LINDA BLAKLEY: So, while law schools have grown more diverse since you were a student, students of color still struggle to feel like they belong. What do you hear from students in your college about inclusion?

JENNIFER ROSATO PEREA: Well, I hear from my students a lot of, kind of, the same kinds of issues that I heard about 30 years ago – or 35 years ago. Both about diversity, wanting more students who are like them – more faculty who are like them. But beyond that, they’re looking for, as you say, inclusion. Meaning that, don’t just bring us in and put us in a seat – this should be an environment that really nurtures us, that really encourages us, and supports us to succeed. And so, what they talk about I think is at another level than what I experienced in law school because they were very few, you know, students of color, very few first gen and we didn’t identify ourselves.

They’re really asking for more inclusion in curriculum. They want to know that the law school curriculum reflects the law – the legal system that they are familiar with, which includes structural disparities and a history that is not often talked about in law school. That they’d like more of that inclusive education. They would like more mentoring, they understand there is a need for mentoring, and substantial mentoring, both from peers in law school as well as from lawyers. And so, they really ask for that – that sustained mentoring.

They also ask for more help financially because they do struggle, and we know from the pandemic that many students are struggling, particularly our students of color and our first gen students who don’t have that family safety net to rely on when things get tough. And I think the other thing that they talk about, that still happens in law school, are the microaggressions. Whether it’s a student to student – somebody making a comment about, you know, about tokenism or about why they’re in law school.

Or even a professor who might make an insensitive comment here or there, or mispronounce their name, or, you know, things like that, that happen, you know, by – usually by implicit bias on a daily basis. And those are the kinds of things that they talk about wanting to be better, in terms of their experiences.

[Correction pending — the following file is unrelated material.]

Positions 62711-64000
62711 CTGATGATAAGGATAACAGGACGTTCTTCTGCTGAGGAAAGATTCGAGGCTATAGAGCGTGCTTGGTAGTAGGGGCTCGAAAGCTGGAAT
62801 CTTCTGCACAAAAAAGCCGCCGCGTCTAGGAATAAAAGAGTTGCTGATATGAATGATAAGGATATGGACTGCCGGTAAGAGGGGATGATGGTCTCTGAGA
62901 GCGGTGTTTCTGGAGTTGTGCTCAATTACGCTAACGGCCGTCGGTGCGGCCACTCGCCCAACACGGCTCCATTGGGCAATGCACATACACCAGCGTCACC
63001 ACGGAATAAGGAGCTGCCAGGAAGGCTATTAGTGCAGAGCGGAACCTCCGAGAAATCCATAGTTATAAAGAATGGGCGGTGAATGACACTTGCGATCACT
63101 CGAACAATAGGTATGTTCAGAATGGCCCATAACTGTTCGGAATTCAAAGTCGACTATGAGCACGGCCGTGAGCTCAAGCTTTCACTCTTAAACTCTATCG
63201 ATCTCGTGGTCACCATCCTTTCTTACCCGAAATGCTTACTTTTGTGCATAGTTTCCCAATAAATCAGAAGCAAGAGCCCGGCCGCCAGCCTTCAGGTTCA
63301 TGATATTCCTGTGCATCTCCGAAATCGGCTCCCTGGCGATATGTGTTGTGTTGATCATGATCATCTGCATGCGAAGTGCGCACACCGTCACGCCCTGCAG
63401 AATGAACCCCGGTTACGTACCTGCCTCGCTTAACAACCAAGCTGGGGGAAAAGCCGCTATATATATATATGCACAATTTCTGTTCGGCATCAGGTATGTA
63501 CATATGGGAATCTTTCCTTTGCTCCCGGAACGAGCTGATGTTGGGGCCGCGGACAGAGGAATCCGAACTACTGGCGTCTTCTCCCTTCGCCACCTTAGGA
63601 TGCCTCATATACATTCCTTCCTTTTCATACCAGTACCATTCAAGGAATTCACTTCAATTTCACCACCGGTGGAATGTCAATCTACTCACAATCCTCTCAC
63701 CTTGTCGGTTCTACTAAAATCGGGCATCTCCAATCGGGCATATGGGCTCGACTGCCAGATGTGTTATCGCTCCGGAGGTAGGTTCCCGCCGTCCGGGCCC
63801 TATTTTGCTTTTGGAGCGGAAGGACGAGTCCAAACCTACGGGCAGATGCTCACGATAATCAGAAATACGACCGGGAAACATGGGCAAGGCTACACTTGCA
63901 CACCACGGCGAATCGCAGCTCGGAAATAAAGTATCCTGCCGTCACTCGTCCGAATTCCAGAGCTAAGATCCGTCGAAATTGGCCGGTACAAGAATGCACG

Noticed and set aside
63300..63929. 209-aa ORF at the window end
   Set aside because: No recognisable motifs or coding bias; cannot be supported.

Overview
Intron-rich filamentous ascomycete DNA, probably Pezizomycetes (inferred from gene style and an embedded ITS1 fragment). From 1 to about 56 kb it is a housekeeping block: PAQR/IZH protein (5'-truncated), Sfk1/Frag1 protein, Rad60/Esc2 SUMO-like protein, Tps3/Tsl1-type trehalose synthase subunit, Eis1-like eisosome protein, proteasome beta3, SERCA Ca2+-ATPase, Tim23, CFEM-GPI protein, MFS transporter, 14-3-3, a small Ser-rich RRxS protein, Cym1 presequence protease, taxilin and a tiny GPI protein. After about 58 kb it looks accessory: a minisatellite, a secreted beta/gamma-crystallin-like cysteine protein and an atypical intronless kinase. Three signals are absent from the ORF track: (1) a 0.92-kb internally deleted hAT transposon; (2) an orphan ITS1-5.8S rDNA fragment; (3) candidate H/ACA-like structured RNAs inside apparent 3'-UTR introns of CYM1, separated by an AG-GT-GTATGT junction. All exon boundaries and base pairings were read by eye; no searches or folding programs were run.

LINDA BLAKLEY: So, DePaul Law is starting an innovative program to begin addressing some of these issues before students even start their first day of law school. We talked with Amanda Noascono, your college’s assistant dean and director of admissions, about why it’s important to support students early.

AMANDA NOASCONO: Countless studies show that if you have a parent or parents that are already attorneys that is the single most dispositive factor that is going to get your foot in the door, in terms of the legal profession. And first-generation scholars, by nature – by definition, are those that don’t already have an attorney in the family or the immediate family or in the family situation – whatever that might be. And so, that was one of the biggest factors – is how do these students who want to be able to compete, want to be able to get that experience – get that initial experience without that foot in the door.

LINDA BLAKLEY: So, could you tell us more about how DePaul Law is addressing this issue?

JENNIFER ROSATO PEREA: Yes. DePaul Law is addressing this issue in a number of ways. But I want to start just by, just underscoring what Amanda said about the differences of first-generation students and lawyers. And really starting from there, that you don’t have parents or people that are right in your home that are really both inspiring you to go into law, and to encourage you that you could be a lawyer. And you don’t have the kitchen table, supper conversations about politics, about history, about what’s going on in the confirmation hearings.

And those are the kinds of conversations that both help you know that you can be a lawyer, and also, build the skills and that kind of – like I was talking about – that culture and that ability to talk and fit into that legal sphere that you don’t have as a first-generation student. So, and now, as Amanda said, there are studies and the most recent one that was done was really looking at first jobs after law school. And when they looked at those graduates and they started to parse out the first-generation students – which now we are starting to actually look at as a separate group – and they did significantly worse in their career placements than the students, the graduates, who had lawyers in their families.